Nasty put-downs, fact-challenged assertions, and lots of bluster. They won’t just be evident up on stage at Hofstra University during tonight’s presidential debate between Hillary Clinton and Donald Trump. They’ll also be ubiquitous on Twitter, which is live-streaming the event for its millions of opinionated users around the world (it’s also available via the Wall Street Journal app and Facebook Live, among others).
Twitter’s live stream sets itself apart in a few ways. For starters, Twitter won’t require anyone to sign up for the service, or even download the app, to watch online—you’ll just have to punch debate.twitter.com into your URL bar. The official debate hashtags: #debates and #debates2016 will each auto-populate an emoji. And whether you’re watching on your smartphone or via Apple TV or another device, the live stream will feature a curated Twitter timeline and the platform will allow users to tweet direct from the live stream page (or from the Moments tab in the mobile app). Through a partnership with the Commission on Presidential Debates, moderator Lester Holt may even end up asking the candidates questions curated from users live on air.
But given the ongoing debate over fairness on social media, how will Twitter make sure that its curated timeline strikes the right balance between opposing political viewpoints, doesn’t veer too liberal or conservative, and plays a fact-checking role? After all, during the primaries opinions tended to overwhelm thoughtful commentary and factual assertions, as they almost always do, on the platform. And in the previous election cycle Twitter was widely considered to be favoring Barack Obama over Mitt Romney: More users considered themselves liberal than conservative in 2012 and the political opinions expressed on the platform varied greatly from reality. After Obama’s disappointing performance in his first debate against Romney, 59% of Twitter users thought he did a better job than Romney, though offline only 20% of people felt that way.
This time around, conservatives have claimed that Twitter has unfairly banned conservatives and Trump supporters, including Azealia Banks and controversial Breitbart editor Milo Yiannopoulos, as well as removed anti-Clinton hashtags. And some liberals have argued that the platform has been slow to remove offensive tweets by white supremacists and racists.
And there will be more eyes than ever watching this debate. Ten million tweets were sent during the first presidential debate on that Wednesday night in 2012; since then, the number of active users on Twitter has doubled to more than 313 million.
So how honest and educated will Twitter’s algorithm-curated tweet stream be during the debate, with so many partisans slinging mud on both sides?
Twitter insists that the stream will be solely curated by algorithm. In its early iterations—during the Republican and Democratic conventions, for example—the algorithm sourced only those tweets containing the appropriate event hashtag. But tonight, no hashtags will be required; instead, the algorithm trawls an ocean of timely tweets in search of key terms, relevant commentary, and more. This seems to lend itself to even more likely chaos and bickering. (Twitter declined to comment when asked whether human editors are set to intervene to prevent offensive tweets from appearing in live-stream timelines.)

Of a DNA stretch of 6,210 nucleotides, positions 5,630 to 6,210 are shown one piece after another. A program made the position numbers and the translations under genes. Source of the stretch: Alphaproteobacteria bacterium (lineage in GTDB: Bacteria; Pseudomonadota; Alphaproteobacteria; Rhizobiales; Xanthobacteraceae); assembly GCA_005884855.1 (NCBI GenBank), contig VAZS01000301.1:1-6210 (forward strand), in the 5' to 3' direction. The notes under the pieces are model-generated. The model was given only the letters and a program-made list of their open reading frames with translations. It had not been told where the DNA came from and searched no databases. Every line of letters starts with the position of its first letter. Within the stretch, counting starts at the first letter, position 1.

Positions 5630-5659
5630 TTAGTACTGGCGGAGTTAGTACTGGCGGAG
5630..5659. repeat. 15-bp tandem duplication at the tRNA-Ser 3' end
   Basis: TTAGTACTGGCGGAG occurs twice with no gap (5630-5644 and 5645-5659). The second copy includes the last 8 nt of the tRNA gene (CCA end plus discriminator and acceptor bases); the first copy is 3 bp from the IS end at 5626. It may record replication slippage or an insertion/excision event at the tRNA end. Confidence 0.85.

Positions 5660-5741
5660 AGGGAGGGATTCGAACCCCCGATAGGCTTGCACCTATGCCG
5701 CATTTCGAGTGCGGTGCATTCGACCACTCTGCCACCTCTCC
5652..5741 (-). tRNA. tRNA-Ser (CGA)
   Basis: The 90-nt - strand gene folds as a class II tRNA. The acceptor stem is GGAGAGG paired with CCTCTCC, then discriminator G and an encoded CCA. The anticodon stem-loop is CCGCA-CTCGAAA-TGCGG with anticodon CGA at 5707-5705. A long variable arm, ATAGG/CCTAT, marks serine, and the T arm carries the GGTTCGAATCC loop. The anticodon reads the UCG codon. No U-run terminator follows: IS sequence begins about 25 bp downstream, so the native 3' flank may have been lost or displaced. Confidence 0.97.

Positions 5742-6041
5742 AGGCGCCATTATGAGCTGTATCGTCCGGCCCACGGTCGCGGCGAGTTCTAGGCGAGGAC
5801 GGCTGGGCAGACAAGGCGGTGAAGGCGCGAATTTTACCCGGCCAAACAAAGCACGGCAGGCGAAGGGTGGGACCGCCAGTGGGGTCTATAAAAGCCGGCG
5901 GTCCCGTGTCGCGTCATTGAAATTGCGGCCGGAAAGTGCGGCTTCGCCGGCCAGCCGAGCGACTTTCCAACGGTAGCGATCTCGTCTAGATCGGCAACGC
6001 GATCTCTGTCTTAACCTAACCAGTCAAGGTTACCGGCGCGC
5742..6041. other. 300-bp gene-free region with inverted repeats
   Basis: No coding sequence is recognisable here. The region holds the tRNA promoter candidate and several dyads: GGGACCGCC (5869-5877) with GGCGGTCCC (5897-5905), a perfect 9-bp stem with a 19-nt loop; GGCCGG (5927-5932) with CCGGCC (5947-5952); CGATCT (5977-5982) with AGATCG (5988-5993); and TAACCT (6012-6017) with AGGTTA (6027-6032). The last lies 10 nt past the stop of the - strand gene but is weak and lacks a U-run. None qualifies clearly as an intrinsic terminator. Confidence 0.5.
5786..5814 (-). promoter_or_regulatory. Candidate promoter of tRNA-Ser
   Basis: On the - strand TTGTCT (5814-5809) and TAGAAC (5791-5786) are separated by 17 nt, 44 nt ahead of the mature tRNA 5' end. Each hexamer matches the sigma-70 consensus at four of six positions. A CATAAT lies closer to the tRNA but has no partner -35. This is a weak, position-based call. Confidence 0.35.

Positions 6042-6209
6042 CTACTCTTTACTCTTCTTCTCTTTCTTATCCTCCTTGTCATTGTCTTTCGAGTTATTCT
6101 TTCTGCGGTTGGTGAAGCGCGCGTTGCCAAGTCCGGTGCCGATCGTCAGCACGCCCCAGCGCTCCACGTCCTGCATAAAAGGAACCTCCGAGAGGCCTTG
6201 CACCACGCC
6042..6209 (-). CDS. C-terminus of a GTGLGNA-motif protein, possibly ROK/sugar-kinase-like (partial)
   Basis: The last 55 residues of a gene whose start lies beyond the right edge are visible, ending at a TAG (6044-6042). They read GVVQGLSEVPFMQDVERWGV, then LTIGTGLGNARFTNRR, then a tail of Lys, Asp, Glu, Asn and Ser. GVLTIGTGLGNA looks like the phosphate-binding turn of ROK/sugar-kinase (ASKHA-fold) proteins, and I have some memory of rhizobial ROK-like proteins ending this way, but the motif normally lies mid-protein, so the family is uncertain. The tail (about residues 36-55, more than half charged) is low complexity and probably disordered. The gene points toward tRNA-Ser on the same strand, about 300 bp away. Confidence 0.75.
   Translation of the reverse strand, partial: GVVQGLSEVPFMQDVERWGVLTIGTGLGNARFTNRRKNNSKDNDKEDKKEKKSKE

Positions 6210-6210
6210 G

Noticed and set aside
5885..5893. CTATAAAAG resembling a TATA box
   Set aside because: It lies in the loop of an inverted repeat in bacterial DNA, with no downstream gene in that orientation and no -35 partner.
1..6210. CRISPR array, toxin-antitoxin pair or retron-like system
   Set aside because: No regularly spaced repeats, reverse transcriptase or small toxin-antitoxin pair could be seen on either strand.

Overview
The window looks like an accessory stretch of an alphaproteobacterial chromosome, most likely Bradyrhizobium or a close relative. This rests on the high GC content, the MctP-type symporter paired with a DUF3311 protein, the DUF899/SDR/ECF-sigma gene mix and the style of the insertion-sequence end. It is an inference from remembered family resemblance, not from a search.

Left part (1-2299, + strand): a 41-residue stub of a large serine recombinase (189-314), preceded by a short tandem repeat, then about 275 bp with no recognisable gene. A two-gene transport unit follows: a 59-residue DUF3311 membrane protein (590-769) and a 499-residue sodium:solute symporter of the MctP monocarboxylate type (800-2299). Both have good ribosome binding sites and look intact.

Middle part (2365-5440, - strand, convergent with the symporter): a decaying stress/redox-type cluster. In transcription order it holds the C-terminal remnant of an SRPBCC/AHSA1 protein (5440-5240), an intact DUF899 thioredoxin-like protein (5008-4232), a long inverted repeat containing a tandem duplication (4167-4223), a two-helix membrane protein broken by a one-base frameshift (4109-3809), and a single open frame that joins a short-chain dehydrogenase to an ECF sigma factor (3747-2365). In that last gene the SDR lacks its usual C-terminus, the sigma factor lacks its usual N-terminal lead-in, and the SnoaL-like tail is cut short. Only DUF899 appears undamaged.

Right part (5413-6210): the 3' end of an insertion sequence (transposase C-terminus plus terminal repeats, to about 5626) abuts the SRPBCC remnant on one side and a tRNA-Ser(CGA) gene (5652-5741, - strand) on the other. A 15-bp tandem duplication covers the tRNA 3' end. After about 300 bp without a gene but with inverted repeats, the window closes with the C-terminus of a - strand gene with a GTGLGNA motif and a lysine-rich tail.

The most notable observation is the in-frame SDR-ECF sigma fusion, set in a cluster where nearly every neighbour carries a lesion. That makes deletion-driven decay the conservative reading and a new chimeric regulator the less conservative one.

During an NFL game, it’s simple enough to catch and serve up player news, scores, highlights, and fan support from both sides. But populating a stream of tweets during a presidential debate has more import than it does during any given football game. Impartial fans tuning in to an NFL game won’t likely be jumping aboard the winning team’s bandwagon. And while some will, the only fans that really matter on game day are those who choose to squeeze into a pro football stadium with limited seating (and overpriced concessions).
Since it’s the first face-to-face encounter between Clinton and Trump, and they’re in statistical tie, the stakes are astronomically high. This debate—and those to come—will influence the millions of voters who are currently on the fence.
One of the most contentious issues is how the candidates’ statements should be fact-checked. “Fact-checking is a crucial responsibility of debate moderators—and commentators covering the debates—who will give voters one of the last chances to judge the candidates on the substance and breadth of their policy proposals,” says Olivia Kittel for Media Matters.
Fact-checking isn’t about swaying a voter in any given direction, but about ensuring that the American public is as informed as they can be when they make their presidential decision on November 8. During this tight presidential race, intriguing throughout, the media has repeatedly failed to call out campaign lies as they happen—and even call out “lies” after the fact.
One test of Twitter’s usefulness will be whether it can surface tweets with smart analysis and fact-based insights out of the ocean of blather and vitriol. Not all tweets are created equal, though American voters may be, and the algorithm needs to reflect that reality in real time. As we move ever closer to a frightening “post-fact world,” Twitter must share a responsibility in setting the record straight. Especially if the company is serious about becoming a trusted newsmaker.